Chrysanthemums are a long lasting cut flower that stays fresh for 7 to 14 days and sometimes longer depending on the variety. Long after other blooms have faded, chrysanthemums remain fresh and can be spruced by adding a few new stems to your arrangement.
Mums are long lasting cut flowers that add beauty and structure to arrangements
These simple care tips, will help you get the most out your chrysanthemums:
- When you get home, stand the wrapped flowers in water so they can get a good drink while you're getting the vase ready.
- Fill a vase with water and allow it to come to room temperature. If you are using floral foam, let it soak until it is fully saturated and sinks to the bottom.
- Add a packet of flower food to extend bloom life. If you don't have flower food, dissolve half a teaspoon of sugar, a teaspoon of lemon juice, and a few drops of bleach in 4 cups of water to create a home-made substitute.
- Slant cut the stems to the desired length. Flower stems naturally begin to seal their ends, so cutting them helps the flower to take in fresh clean water and extends their vase life. The shorter the stem the more water will feed the bloom.
- Remove all the leaves, as chrysanthemum foliage can turn prematurely yellow.
- Arrange stems to your liking, varying the height and position. Add other flowers to the arrangement once all the chrysanthemums are positioned.
- Be sure to keep fresh water in the vase and change the water if it starts looking cloudy.
What started out as a small golden flower that captured the imagination of China in the 15th century B.C. to Europe in the 1,600's and arrived in the U.S. in colonial times has since become one of today's most popular cut flowers in arrangements, centerpieces, corsages, boutonnieres and bouquets.
Named for their original color (the Greek prefix meaning golden and "-anthemion," meaning flower), chrysanthemums have been cultivated over the centuries to create a palette of hues ranging from pure white, vibrant yellow, and bright chartreuse, to crimson, orange, rust, and purple. Their flowers have been transformed in unexpected ways from the traditional daisy-like blooms into large pompoms, compact buttons, mounded cushions, and exotic spider mums.
Mums have as many layers of meaning as their many overlapping petals
With such a long history across many cultures, chrysanthemums have become layered with symbolism, meaning, and folklore. They're the November birth flower, the 13th wedding anniversary flower and the official flower of the city of Chicago. They are classic homecoming flowers at fall football games. In traditional Chinese art they are one of the four gentlemen representing the seasons (orchids for spring, bamboo for summer, chrysanthemum for autumn, and plum blossom for winter). In Japan they're the symbol of royalty, where new emperors said to ascend the chrysanthemum throne.
Popular meanings include loyalty, truth, optimism, joy, longevity, strength, perfection, friendship, and secret love. Dreaming of picking white chrysanthemums predicts someone will teach a truth to you; red indicates someone is secretly in love with you, yellow suggests you have a rival. Sending violet chrysanthemum conveys get well wishes. It's said that a single chrysanthemum petal placed at the bottom of a wine glass encourages a long and healthy life.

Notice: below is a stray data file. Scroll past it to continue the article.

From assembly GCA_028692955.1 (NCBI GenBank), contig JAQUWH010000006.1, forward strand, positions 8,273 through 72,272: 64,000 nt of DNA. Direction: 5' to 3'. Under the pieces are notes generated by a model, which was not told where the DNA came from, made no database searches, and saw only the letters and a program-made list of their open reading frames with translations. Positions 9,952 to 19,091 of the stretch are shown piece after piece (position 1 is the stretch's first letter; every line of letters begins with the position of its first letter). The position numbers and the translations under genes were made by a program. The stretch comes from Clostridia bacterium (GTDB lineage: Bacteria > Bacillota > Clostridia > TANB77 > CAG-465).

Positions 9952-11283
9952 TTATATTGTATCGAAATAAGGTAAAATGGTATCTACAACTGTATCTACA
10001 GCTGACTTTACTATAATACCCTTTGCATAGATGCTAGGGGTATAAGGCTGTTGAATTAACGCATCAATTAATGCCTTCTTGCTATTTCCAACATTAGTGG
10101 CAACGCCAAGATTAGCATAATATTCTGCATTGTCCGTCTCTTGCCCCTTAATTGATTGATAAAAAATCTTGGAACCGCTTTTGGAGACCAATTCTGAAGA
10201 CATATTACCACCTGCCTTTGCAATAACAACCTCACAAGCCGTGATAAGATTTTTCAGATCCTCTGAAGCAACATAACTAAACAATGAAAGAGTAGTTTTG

There are many flowers that go well with mums for any occasion and every season, from tiny button mums that add a splash of color to classic daisy-like blooms that complement larger flowers, to showy pompom mums and exotic spider mums that are ideal focal points, there is always a place for chrysanthemums in any floral arrangement. With a few simple flower combinations they can help create new looks for romantic, modern or seasonal arrangements.
Some of our favorite ideas for chrysanthemum arrangements include the following:
Mums are available in surprising spring colors as well as traditional fall hues
Combine mums, roses, and tulips whose blooms create contrasting textures and hues. Flare foliage out of the vase to add shape and interest. Try green spider mums, white roses and green/white parrot tulips.
White pompoms or spider mums add meaning and drama to a bridal bouquet. Combine with Freesia or ivy for a graceful silhouette.
Small chartreuse button mums have a place as a filler in any arrangement
Chrysanthemums take center stage in the fall with shades that epitomize the season, echoing the oranges, saffron, and crimson of autumn leaves. Intertwined in wreathes with twisted branches and fall foliage or paired with pumpkins, gourds and squash on the Thanksgiving table, chrysanthemums create a warm, mellow mood.
Create monochromatic arrangements with green foliage like ruscus leaves bunched to one side.
Mix spider mums with orchids in vibrant shades of vermillion, oranges, and yellows.
Don't see a color you like? White chrysanthemum are easily died simply by adding food coloring to the water, turning color as they drink.